Jan. 8: Nearly half of state legislatures will have started their 2020 sessions by this date. Massachusetts kicked off its session Jan. 1; another 19 are slated to start this week. Revamping certificate-of-need laws, Medicaid reforms—both expansion and retooling eligibility, and controlling costs will loom large. In Missouri, for instance, momentum is growing to make Medicaid expansion a ballot initiative, which could put pressure on legislators and the governor to address the issue. Massachusetts Gov. Charlie Baker in October put forward a healthcare agenda that looked to address everything from costs to surprise billing.
Jan. 8: Wall Street watchers expect Walgreens Boots Alliance to report a drop in year-over-year earnings on higher revenue for the first quarter of its fiscal 2020, which ended in November. Zacks Investment Research predicted revenue will climb by 2.5% compared with the same period in 2019 to $34.6 billion. But it expects the nation’s largest retail drugstore chain to post earnings of $1.39 per share, a 4.8% drop. Walgreens in late December announced it was expanding its ongoing partnership with grocery chain Kroger Co., with the two forming the Retail Procurement Alliance, a joint-venture group purchasing organization. Walgreens sells health and beauty products in select Kroger stores.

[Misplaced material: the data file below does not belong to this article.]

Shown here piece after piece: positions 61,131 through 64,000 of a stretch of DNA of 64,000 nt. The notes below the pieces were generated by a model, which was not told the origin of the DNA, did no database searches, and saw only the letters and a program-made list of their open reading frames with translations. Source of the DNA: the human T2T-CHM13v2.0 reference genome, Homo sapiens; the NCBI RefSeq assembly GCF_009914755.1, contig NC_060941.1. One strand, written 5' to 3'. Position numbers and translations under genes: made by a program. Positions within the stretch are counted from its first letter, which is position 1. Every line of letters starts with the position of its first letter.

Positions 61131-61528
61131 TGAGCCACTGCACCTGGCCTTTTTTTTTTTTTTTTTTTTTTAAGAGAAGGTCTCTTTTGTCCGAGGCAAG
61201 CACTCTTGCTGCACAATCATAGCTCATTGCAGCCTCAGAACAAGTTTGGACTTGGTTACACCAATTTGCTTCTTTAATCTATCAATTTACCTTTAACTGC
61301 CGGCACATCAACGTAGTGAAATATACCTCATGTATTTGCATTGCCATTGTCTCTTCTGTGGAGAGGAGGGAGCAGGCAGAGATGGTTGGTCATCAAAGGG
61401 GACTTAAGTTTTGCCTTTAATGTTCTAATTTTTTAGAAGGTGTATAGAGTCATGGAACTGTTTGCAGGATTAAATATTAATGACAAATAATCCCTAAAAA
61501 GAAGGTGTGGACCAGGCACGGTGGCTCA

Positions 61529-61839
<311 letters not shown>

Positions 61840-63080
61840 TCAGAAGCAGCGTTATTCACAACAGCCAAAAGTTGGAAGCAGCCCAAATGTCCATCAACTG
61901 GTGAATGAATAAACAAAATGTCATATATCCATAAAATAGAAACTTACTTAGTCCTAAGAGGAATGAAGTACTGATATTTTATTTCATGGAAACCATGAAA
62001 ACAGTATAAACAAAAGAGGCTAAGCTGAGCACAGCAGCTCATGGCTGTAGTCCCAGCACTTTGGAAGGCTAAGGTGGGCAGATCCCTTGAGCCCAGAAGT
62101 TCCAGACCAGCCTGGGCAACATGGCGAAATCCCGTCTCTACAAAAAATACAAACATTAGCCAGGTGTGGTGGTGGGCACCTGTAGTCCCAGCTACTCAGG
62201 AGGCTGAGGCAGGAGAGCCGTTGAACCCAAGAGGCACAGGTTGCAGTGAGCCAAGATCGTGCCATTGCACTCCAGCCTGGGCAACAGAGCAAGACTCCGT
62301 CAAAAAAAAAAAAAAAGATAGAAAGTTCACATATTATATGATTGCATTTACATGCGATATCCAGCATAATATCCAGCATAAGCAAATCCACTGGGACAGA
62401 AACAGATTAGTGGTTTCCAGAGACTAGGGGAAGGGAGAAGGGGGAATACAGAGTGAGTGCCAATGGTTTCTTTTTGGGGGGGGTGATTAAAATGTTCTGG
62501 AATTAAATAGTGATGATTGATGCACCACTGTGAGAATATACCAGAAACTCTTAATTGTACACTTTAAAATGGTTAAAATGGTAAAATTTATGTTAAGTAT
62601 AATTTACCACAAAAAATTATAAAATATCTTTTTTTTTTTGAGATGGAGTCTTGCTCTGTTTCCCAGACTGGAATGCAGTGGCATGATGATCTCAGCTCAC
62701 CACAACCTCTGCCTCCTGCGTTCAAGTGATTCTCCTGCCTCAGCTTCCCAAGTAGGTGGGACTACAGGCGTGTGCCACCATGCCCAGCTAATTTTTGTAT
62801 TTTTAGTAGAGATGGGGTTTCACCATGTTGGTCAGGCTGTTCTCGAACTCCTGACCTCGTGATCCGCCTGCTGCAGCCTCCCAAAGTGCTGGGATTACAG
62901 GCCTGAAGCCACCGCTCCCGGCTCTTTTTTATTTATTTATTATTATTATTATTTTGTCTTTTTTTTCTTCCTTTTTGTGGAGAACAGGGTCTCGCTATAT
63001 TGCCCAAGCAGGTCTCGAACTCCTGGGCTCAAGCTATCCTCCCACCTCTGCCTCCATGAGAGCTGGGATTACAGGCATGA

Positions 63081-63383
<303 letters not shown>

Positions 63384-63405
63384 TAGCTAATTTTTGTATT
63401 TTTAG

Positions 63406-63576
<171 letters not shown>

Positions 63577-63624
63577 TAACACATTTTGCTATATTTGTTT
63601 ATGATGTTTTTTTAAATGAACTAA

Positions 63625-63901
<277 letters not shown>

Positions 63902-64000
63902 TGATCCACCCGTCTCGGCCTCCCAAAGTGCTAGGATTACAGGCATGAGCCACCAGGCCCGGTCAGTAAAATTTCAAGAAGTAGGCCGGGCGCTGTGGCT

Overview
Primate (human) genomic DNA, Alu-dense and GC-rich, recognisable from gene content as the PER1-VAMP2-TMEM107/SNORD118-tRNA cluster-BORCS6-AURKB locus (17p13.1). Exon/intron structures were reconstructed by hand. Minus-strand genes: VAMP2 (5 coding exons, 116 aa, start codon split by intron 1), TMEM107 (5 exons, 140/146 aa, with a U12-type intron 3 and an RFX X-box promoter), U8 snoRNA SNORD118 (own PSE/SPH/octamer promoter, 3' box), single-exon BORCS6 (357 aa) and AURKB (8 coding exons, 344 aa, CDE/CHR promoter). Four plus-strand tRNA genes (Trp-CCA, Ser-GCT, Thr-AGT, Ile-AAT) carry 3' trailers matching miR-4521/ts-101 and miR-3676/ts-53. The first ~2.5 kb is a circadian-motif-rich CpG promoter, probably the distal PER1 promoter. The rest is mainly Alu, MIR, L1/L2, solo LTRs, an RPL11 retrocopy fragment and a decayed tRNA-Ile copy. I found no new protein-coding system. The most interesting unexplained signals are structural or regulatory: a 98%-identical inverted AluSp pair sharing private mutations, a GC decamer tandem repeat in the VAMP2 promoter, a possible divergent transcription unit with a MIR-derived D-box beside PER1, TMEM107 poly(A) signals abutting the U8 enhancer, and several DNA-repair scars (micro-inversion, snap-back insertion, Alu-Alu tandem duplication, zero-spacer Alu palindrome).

Jan. 9: Insurers and the Trump administration continue their legal wrangling over cost-sharing reduction payments. The U.S. Court of Appeals for the Federal Circuit will hear oral arguments in lawsuits involving Community Health Choice, Maine Community Health Options and Sanford Health Plan. The insurers claim the Trump administration owes them millions for failing to pay cost-sharing reduction subsidies that were intended to lower costs for low-income people who buy plans on the exchanges. Insurers overall have been successful in arguing that the Trump administration erred when it abruptly cut off the payments at the end of 2017. The government argued that Congress never appropriated the payments.